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Bond Market Has It Right

By: Jim Willie CB,

-- Posted Friday, 8 September 2006 | Digg This ArticleDigg It! | Source:

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Jim Willie CB is the editor of the “HAT TRICK LETTER”


For specific detailed analysis of the Gold, USDollar, Treasury bonds, and inter-market dynamics with the US Economy and Fed monetary policy, see instructions for subscription to my newsletter research reports, which include stock recommendations positioned to rise in the commodity bull market. Articles in this series are promotional.


References and claims have been made lately that the US Treasury market has it wrong, that the long-term yields should be much higher in accordance to the troublesome stubborn rising price inflation. Let me go on record to stand in measured disagreement but in spiritual support. Numerous are my reasons to take exception to notable respectable analysts such as Peter Schiff. He points to rising prices, inflation expectations, economic growth, the USDollar in “The Bond Market Has It Wrong” last month. These are some of the most important concepts at work, especially growth taking precedence over inflation. Evidence is exhibited of price inflation, sluggish growth, and a teetering currency. But so what? Particulars of the upcoming stagflation are the immediate traits of the  story which goes much deeper. The foundation for the government bond market is much more complicated than mere “sentiment” such as inflation expectations, just as the stock market goes beyond consumer sentiment. A wider sweep of factors and their statistics, thus obtaining a more triangularized perspective, is mandatory in order to gain a comprehensive view on the bonds and especially why the 10-year TNote yield cannot surge past 5.0% toward 6.0% in the last many moons. My more complete analysis is saved for Hat Trick Letter paid members, for which theses public articles serve as promotion. A sketch is provided here which frames my viewpoint. Pardon my parade of imagery, sarcasm, and mixed metaphors. My anger, disappointment, and sensed betrayal knows no bounds and cannot be concealed, when considering the pathogenesis directed by our nation of compromised clownish economists.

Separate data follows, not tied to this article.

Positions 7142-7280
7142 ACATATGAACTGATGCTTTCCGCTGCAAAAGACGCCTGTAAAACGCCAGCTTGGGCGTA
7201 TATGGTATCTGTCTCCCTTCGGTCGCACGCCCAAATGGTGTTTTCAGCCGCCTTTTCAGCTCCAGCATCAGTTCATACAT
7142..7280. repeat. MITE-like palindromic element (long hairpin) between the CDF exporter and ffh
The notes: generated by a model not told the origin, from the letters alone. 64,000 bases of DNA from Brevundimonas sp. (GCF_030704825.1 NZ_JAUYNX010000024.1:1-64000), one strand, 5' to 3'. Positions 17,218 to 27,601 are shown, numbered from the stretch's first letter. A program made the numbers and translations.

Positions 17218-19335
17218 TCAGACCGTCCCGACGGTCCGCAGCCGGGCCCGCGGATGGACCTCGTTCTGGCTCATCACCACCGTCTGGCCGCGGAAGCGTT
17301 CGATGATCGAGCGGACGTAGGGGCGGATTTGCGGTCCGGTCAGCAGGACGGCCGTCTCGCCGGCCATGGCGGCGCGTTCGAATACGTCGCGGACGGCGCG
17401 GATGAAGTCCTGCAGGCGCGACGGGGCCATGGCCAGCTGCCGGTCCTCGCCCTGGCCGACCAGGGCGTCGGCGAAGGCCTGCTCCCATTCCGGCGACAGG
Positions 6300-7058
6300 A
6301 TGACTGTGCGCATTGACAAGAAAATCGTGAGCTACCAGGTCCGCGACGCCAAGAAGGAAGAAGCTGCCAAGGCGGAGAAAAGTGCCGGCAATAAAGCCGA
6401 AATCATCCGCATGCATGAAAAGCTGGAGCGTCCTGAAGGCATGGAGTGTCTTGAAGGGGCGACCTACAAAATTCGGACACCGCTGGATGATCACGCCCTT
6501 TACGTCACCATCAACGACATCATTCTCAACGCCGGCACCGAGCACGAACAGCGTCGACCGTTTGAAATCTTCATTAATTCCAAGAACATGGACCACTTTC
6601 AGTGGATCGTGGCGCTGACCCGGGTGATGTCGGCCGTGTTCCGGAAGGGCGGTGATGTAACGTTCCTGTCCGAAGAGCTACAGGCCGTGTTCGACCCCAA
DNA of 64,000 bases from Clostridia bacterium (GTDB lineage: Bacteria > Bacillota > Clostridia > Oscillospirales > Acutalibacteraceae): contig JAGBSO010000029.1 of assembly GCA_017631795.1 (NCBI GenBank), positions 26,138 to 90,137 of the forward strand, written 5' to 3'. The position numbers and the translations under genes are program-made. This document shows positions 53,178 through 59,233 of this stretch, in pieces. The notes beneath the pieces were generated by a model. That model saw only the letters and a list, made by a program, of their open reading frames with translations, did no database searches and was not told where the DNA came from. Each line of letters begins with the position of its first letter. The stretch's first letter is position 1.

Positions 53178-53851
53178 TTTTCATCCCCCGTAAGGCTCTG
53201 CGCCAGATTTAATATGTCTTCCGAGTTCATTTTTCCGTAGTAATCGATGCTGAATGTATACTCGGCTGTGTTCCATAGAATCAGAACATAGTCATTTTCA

All analysis must begin with the truth in economic growth, after bullscheiss is removed. It remains astonishing to me that experts in the gold community continue to pay homage to the lies promoted by the USGovt on Gross Domestic Product growth. With no reluctance on my part to be repetitive, or even obnoxious, since it is so critical, the GDP is exaggerated by at least 4%. Its cousin lies is the Consumer Price Index, which is suppressed by at least 4%. Keyword is “lie” here. They are profound countervailing lies. The long-term yield must properly reflect the recession in progress. The Treasury Yield Curve has done so for almost a full year, stuck in inversion mode. The Q2 GDP was formally cited as +2.9% which after passing through the “BS Meter” comes out as a decline of at least 1%, namely recession. One must factor in big differences between the current conditions and those of 1995. The issue is not so much looking at growth stall over price inflation, which is akin to arguing over which sister is uglier, but to ignore their diet, hygiene, lifestyle, fashion, manner, not to mention parental supervision and guidance. Both sisters are a horror show, poster children worthy of milk cartons. Under the surface lies better hints and indications.



In the past it was simpler, since the USEconomy was more a closed system. No more. My contention is that the entire field of Economics has been turned on its ear. Our nation contained lousy economists when the field was easier to diagnose. Now that globalization has arrived, the field has become more complex. The errors are more grandiose. The policy is more fraught with risk. Reading “tea leaves” is more treacherous. Pathways are more treacherous. With each periodic transition, accumulated debt has grown. The new factor on the scene is the monster of Asian competition. Let me be more clear. The USEconomy is at risk of liquidation at the hands of Asia. Monetization sounds like an easy answer to counter rising costs, but it is failing and will continue to fail. The labor cost differential between the United States and China is NOT RESOLVABLE without airtight trade protection. Arguing growth over inflation or vice versa seems like bickering at the dinner table, when the food supply is less than meager and the kitchen floor is sinking. Hey, the USEconomy depends in lunatic fashion upon the consumer. Its entire price structure is so skewed to the point of never to be put in order. The mix of prices is important in this horribly skewed system, not the aggregate level of prices. Economists have totally failed to sort of the components to the aggregate in the last decade, in policy determination, in trend analysis, and in commentary.